As government ramps up efforts to address South Africa’s energy crisis, 66GW of renewable energy is in the pipeline.
So said Dr Kgosientsho Ramokgopa, minister in the Presidency responsible for electricity, who pointed out that at least half of the actions set out in the Energy Action Plan (EAP) are either completed or on track.
He briefed the media on progress made on the one-year implementation of the EAP on Sunday.
The EAP was introduced by president Cyril Ramaphosa in July last year. It thrashes out work that must be done by Eskom and government to ensure load-shedding is reduced and eventually eradicated, and to ensure energy security for the country in the future.
Over the years, power utility Eskom has been struggling to fully supply electricity to the country and has been implementing ongoing power cuts to avoid total grid collapse.
Eskom supplies SA’s electricity needs largely from coal-fired power stations. However, poor maintenance at the facilities has been cited as the biggest reason for the power cuts.
Amid the power shortages, government has been steadily adding renewable energy to the national grid, with independent power producers driving the move.
“About 56% of the work we are doing is either completed or on track. About eight of these actions that the president has set out in the Energy Action Plan we have completed. Twenty of these actions are on track, so essentially what that means, is that we are in keeping with the timelines we had set for ourselves,” Ramokgopa said.
“Twelve of these actions are delayed but progressing well. Of course, that is a dent because what we want is to be either ahead of time or on time. Eight of those are off-track and intervention is on the way…so we are missing our own targets that we set ourselves.”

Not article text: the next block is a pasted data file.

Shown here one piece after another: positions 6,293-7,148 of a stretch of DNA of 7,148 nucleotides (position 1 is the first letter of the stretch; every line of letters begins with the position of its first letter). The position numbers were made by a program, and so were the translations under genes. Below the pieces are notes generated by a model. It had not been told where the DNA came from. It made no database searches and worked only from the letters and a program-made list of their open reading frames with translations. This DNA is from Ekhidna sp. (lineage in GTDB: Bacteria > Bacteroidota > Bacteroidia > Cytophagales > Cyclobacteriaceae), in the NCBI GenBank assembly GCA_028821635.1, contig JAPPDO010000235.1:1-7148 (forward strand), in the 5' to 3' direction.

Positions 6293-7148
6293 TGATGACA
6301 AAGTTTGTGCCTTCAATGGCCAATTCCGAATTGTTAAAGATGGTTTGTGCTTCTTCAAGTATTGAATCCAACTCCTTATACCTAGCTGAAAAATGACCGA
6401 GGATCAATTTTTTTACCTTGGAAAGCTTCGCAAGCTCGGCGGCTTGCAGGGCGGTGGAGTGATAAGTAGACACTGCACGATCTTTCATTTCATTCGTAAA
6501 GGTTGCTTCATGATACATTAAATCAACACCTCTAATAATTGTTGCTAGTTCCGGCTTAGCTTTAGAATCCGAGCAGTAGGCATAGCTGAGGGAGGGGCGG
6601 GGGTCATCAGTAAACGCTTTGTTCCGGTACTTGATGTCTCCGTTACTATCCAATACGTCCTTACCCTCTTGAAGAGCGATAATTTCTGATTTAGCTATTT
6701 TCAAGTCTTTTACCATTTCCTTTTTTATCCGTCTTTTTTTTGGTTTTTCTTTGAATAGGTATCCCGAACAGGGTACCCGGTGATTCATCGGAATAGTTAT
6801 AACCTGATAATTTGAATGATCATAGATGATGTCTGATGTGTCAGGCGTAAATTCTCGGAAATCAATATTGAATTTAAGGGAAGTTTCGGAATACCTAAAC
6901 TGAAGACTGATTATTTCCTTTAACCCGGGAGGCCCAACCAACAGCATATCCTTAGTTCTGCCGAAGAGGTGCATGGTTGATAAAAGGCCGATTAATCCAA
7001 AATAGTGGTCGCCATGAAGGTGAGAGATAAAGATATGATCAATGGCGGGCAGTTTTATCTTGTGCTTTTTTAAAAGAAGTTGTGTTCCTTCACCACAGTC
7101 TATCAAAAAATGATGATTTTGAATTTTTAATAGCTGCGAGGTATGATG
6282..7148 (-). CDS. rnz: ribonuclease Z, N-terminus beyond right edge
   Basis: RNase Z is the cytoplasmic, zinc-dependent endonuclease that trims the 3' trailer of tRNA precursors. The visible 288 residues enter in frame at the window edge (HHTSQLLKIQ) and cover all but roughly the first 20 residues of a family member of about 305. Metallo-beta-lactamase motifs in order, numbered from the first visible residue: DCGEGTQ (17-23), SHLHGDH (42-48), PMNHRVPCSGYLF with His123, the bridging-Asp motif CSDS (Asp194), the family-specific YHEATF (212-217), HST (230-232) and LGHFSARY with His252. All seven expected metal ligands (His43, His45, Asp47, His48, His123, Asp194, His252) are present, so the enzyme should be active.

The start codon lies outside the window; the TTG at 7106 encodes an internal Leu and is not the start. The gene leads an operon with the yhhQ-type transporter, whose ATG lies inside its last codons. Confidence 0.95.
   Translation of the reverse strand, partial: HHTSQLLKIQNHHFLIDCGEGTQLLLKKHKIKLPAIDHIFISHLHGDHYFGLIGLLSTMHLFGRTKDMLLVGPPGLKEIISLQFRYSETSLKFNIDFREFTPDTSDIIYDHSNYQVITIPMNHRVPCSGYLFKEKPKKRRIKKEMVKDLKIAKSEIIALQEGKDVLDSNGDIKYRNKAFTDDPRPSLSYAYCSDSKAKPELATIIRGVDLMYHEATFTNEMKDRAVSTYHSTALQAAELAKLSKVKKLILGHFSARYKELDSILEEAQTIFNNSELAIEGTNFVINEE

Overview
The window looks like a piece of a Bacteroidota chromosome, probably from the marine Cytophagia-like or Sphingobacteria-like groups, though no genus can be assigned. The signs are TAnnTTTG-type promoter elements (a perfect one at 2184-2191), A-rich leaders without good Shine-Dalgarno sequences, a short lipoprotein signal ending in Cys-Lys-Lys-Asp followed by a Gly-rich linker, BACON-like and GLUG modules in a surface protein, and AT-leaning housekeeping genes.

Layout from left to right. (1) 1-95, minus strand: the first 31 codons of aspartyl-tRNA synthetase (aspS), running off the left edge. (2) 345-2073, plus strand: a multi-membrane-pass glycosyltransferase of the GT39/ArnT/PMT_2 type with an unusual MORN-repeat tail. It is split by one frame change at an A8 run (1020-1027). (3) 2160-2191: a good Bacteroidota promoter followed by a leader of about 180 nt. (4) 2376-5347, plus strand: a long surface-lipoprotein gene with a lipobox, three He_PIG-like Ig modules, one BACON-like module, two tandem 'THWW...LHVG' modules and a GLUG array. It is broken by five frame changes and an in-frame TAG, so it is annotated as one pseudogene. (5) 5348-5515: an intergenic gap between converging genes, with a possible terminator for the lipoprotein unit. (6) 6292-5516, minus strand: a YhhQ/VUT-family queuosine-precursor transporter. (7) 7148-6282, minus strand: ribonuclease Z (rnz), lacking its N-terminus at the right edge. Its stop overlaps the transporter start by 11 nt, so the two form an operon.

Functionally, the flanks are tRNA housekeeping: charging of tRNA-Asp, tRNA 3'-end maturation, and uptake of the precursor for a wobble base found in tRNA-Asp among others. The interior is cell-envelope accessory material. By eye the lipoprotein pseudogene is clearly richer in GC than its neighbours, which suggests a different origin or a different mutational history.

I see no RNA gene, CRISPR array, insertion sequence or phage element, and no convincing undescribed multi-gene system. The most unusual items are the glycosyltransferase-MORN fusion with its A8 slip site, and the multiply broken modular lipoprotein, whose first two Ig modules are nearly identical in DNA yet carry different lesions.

According to the minister, all of the actions government is undertaking are underpinned by five interventions:
- Fix Eskom and improve the availability of existing supply.
- Enable and accelerate private investment in generation capacity.
- Accelerate procurement of new capacity from renewables, gas and battery storage.
- Unleash businesses and households to invest in rooftop solar.
- Fundamentally transform the electricity sector to achieve long-term energy security.
According to Ramokgopa, actions government has taken include sourcing additional capacity from neighbouring countries; 100MW has already been sourced from Mozambique, with an additional 600MW on the way.
The minister said breakdowns at Eskom power stations decreased from 17 000MW in May, to a 15 000MW average in the last week.
He pointed out that delays in returning broken units to service have come down from 2 000MW to 1 300MW during the past week.
Although these interventions are contributing greatly to the reduction of load-shedding, he noted, South Africans must also contribute by taking actions to reduce demand on the grid.
South Africans can contribute by switching off non-essential appliances, switching off geysers and pool pumps during peak periods and also switching off plugs and lights when not in use, he urged.
“Demand management is the fastest and most efficient way to reduce demand, particularly during peak hours. There are a few things that we can do and the aggregate of those things is going to lessen the intensity of the demand. It’s quicker because we don’t have to spend money, we don’t have to have new generation capacity [and] we don’t have to improve the energy availability factor.
“It has to do with our own behaviours and how we treat consumption in our own homes. It does not mean we need to deteriorate our quality of life. We can achieve both. Just by switching off lights [you are not using], you are switching on the South African economy.
“By reducing the amount of electricity that we use through simple actions, we can reduce load-shedding, while saving on energy bills.”